prosecutors from approaching Court against corrupt public servants. These protections are not available to other citizens. Public servants are treated as a special class of persons enjoying the said protection so that they can perform their duties without fear and favour and without threats of malicious prosecution. However, the said protection against malicious prosecution which was extended in public interest cannot become a shield to protect corrupt officials. These provisions being exceptions to the equality provision of Article 14 are analogous to provisions of protective discrimination and these protections must be construed very narrowly. These procedural provisions relating to sanction must be construed in such a manner as to advance the causes of honesty and justice and good governance as opposed to escalation of corruption. Therefore, in every case where an application is made to an appropriate authority for grant of prosecution in connection with an offence under P.C. Act it is the bounden duty of such authority to apply its mind urgently to the situation and decide the issue without being influenced by any extraneous consideration. In doing so, the authority must make a conscious effort to ensure the rule of law and cause of justice is advanced. In considering the question of granting or refusing such sanction, the authority is answerable to law and law alone. Therefore, the requirement to take the decision with a reasonable dispatch is of the essence in such a situation. Delay in granting sanction proposal thwarts a very valid social purpose, namely, the purpose of a speedy trial with the requirement to bring the culprit to book. Therefore, in this case the right of the sanctioning authority, while either sanctioning or refusing to grant sanction, is coupled with a duty. The sanctioning authority must bear in mind that what is at stake is the public confidence in the maintenance of rule of law which is fundamental in the administration of justice. Delay in granting such sanction has spoilt many valid prosecution and is adversely viewed in public mind that in the name of considering a prayer for sanction, a protection is given to a corrupt public official as a quid pro quo for services rendered by the public official in the past or may be in the future and the sanctioning authority and the corrupt officials were or are partners in the same misdeeds. I may hasten to add that this may not be factual position in this but the general demoralizing effect of such a popular perception is profound and pernicious. By causing delay in considering the request for sanction, the sanctioning authority stultifies judicial scrutiny and determination of the allegations against corrupt official and thus the legitimacy of the judicial institutions is eroded. It, thus, deprives a citizen of his legitimate and fundamental right to get justice by setting the criminal law in motion and thereby frustrates his right to access judicial remedy which is a constitutionally protected right. In this connection, if we look at Section 19 of the P.C. Act, we find that no time limit is mentioned therein. This has virtually armed the sanctioning authority with unbridled power which has often resulted in protecting the guilty and perpetuating criminality and injustice in society.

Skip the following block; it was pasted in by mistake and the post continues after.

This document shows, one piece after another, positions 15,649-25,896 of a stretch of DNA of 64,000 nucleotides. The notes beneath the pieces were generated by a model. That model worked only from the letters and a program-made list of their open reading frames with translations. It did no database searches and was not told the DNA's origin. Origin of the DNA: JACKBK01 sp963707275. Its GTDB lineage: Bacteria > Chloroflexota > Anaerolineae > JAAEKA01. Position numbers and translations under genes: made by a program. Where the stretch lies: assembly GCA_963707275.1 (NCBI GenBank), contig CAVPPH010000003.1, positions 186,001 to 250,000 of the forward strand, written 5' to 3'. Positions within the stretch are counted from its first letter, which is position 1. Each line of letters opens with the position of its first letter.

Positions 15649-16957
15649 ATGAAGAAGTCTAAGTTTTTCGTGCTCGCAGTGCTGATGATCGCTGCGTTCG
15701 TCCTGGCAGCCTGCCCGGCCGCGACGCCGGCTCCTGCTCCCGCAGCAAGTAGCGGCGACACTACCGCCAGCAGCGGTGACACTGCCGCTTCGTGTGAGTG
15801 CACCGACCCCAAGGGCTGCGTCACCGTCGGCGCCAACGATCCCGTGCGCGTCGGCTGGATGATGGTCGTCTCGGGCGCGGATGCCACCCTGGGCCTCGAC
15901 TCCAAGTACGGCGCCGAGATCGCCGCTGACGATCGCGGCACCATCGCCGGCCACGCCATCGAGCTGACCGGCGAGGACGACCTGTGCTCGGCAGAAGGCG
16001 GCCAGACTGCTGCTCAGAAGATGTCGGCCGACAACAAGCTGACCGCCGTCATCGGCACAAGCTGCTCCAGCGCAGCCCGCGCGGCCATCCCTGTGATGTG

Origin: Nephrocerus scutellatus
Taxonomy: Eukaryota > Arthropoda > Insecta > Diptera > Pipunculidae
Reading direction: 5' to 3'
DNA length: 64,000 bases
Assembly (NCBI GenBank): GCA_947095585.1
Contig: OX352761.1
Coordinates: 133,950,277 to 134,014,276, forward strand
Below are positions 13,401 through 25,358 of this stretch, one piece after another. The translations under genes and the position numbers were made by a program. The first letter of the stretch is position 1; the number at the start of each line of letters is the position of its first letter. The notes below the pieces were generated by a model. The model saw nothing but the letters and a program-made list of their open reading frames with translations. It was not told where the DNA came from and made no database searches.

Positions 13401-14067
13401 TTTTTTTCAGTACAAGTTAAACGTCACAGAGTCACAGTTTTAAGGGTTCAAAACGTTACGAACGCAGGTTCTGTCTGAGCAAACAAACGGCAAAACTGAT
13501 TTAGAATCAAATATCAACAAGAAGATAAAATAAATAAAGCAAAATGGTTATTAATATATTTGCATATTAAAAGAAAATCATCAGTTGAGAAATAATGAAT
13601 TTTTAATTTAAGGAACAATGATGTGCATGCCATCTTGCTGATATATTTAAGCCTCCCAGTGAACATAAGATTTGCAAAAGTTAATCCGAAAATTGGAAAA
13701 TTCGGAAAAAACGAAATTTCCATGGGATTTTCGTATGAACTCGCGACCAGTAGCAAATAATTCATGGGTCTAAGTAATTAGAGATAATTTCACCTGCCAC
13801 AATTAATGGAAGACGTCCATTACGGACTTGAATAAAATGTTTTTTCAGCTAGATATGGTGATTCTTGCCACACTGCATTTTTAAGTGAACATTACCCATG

There are instances where as a result of delayed grant of sanction prosecutions under the P.C. Act against a public servant has been quashed. See Mahendra Lal Das vs. State of Bihar and Others, (2002) 1 SCC 149, wherein this Court quashed the prosecution as the sanctioning authority granted sanction after 13 years. Similarly, in the case of Santosh De vs. Archna Guha and Others, (1994) Supp.3 SCC 735, this Court quashed prosecution in a case where grant of sanction was unduly delayed. There are several such cases. The aforesaid instances show a blatant subversion of the rule of law. Thus, in many cases public servants whose sanction proposals are pending before authorities for long periods of time are being allowed to escape criminal prosecution.

 Article 14 must be construed as a guarantee against uncanalized and arbitrary power. Therefore, the absence of any time limit in granting sanction in Section 19 of the P.C. Act is not in consonance with the requirement of the due process of law which has been read into our Constitution by the Constitution Bench decision of this Court in Maneka Gandhi vs. Union of India and Another, (1978) 1 SCC 248.

I may not be understood to have expressed any doubt about the constitutional validity of Section 19 of the P.C. Act, but in my judgment the power under Section 19 of the P.C. Act must be reasonably exercised. In my judgment the Parliament and the appropriate authority must consider restructuring Section 19 of the P.C. Act in such a manner as to make it consonant with reason, justice and fair play.

In my view, the Parliament should consider the Constitutional imperative of Article 14 enshrining the rule of law wherein ‘due process of law’ has been read into by introducing a time limit in Section 19 of the P.C. Act 1988 for its working in a reasonable manner. The Parliament may, in my opinion, consider the following guidelines: